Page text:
This week is National Pet ID week, so this is a great time to make sure your pet has the proper identification. If your dog has ever run away, your heart begins to pound as you wonder if you can find him or if he can find his way home. Hopefully he has a collar with your name, address and telephone number. However, 33% of pet owners admit that their dog does not have current identification. If you move, you have to remember to update your information!
Another problem is that tags can wear out and become hard to read. In addition to tags, you might consider microchipping. This method is much safer and is more permanent. A microchip is a very small electronic device that is encoded with an identification number unique to your pet.
Having a microchip put in your dog is a lot like a vaccination. Some of the loose skin between the shoulder blades is gently pulled up and the needle is quickly inserted, injecting the microchip into the tissue. Once the chip is inserted, the pet is scanned to ensure that the chip is reading properly. In fact, many pet owners microchip their dog at the same time they are spayed or neutered. Once you have microchipped your pet, your veterinarian will tell you the appropriate agency to register him. The procedure is virtually painless.
Most, if not all humane societies/shelters and animal rescues, such as To Love a Canine Rescue, now have microchip readers and these organizations routinely scan all stray and injured animals. The ID number is then passed along to the appropriate agency, which arranges for your pet to be returned to you.
In additional to microchipping, there are other organizations that you can register your dog. Finding Rover’s goal is to get lost dogs back to their homes. If you see a lost dog, take a photo and Finding Rover’s facial recognition technology will find the owner. Download the free app to protect your best friend at www.findingrover.com.
WaggTagg™ is the new way to help find your dog if he goes missing with an easily visible, simple solution for reuniting lost pets with owners. When someone finds your dog, they will either scan the unique QR code on the WaggTagg or enter the WaggTagg ID on the website. The person that found your dog is then able to contact you. The WaggTagg was named by Iheartdogs as one of the 20 coolest pet identification tags.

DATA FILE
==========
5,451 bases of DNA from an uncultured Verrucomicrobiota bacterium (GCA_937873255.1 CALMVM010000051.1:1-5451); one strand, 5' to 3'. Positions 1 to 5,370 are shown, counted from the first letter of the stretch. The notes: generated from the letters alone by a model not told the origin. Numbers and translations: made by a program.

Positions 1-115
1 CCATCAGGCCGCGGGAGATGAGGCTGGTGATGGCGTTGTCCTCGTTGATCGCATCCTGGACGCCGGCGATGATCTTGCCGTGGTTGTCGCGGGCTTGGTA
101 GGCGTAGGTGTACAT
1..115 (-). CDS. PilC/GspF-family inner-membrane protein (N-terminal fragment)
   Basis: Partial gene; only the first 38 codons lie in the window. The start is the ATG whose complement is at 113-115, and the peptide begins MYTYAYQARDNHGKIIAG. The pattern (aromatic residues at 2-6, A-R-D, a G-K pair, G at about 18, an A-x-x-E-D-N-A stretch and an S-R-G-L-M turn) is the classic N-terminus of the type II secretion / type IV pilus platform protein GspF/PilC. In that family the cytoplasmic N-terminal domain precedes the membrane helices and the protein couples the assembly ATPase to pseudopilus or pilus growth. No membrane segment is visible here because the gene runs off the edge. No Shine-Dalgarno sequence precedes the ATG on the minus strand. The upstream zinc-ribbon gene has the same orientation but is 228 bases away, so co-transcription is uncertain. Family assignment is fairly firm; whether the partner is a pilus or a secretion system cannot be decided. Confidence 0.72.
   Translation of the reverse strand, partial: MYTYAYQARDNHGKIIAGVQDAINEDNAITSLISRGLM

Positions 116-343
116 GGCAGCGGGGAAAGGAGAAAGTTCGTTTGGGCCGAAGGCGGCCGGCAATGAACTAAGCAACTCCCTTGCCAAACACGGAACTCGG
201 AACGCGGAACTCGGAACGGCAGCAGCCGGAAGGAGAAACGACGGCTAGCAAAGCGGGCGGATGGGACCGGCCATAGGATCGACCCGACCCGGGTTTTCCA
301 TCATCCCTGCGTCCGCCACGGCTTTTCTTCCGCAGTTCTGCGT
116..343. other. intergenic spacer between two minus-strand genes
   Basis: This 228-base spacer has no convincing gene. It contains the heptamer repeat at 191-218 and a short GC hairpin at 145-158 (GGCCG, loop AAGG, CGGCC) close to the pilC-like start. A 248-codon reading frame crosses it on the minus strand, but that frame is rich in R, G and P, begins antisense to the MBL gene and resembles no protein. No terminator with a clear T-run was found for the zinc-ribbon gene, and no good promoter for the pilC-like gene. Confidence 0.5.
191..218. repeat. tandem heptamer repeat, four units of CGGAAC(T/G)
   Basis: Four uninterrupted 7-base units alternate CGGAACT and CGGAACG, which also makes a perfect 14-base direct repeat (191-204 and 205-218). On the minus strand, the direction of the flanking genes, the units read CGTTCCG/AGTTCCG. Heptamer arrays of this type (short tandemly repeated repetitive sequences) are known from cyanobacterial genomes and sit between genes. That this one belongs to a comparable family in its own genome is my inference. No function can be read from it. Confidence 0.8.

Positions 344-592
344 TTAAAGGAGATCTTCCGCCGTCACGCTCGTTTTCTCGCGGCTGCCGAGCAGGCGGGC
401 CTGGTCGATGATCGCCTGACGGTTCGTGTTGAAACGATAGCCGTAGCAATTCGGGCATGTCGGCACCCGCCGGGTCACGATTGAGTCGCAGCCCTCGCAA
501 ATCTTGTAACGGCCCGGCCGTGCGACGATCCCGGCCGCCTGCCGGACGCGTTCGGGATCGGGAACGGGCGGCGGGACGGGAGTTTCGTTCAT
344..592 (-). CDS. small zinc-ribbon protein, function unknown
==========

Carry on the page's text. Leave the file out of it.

If your dog becomes lost, here are some tips to help you locate him:
- Social media – post on Facebook – your personal page, plus there are Facebook pages specifically for lost dogs. Twitter and Instagram as well.
- Contact your local police department, SPCA and Humane Society. If your dog was adopted through a rescue, contact them as well.
- Put up posters in your neighborhood with a photo of your dog, his name and your contact information.
- Contact the microchip company. They may be able to post your pet in a lost pet recovery network.
- Place an ad in your local paper. Plus check the paper for “Dogs Found”
- Report your dog missing via “Lost My Doggie“
You can find tips on what information you should include when creating a lost dog notice/flyer or post on social media in the “Reporting Missing/Found Pets” section of the To Love a Canine Rescue website under “Tips & Resources.”
Jeri Wagner is a canine behavioral therapist and master trainer. Jeri uses a natural training system leveraging the same communication methods – body language and voice control – that dogs follow as part of their instinctive pack mentality. Training takes place in the home where the problems generally occur. Jeri trains in western Montgomery County, northern Chester County and eastern Berks County. For more information, call 1-877-500 BARK (2275) or visit www.barkbusters.com.
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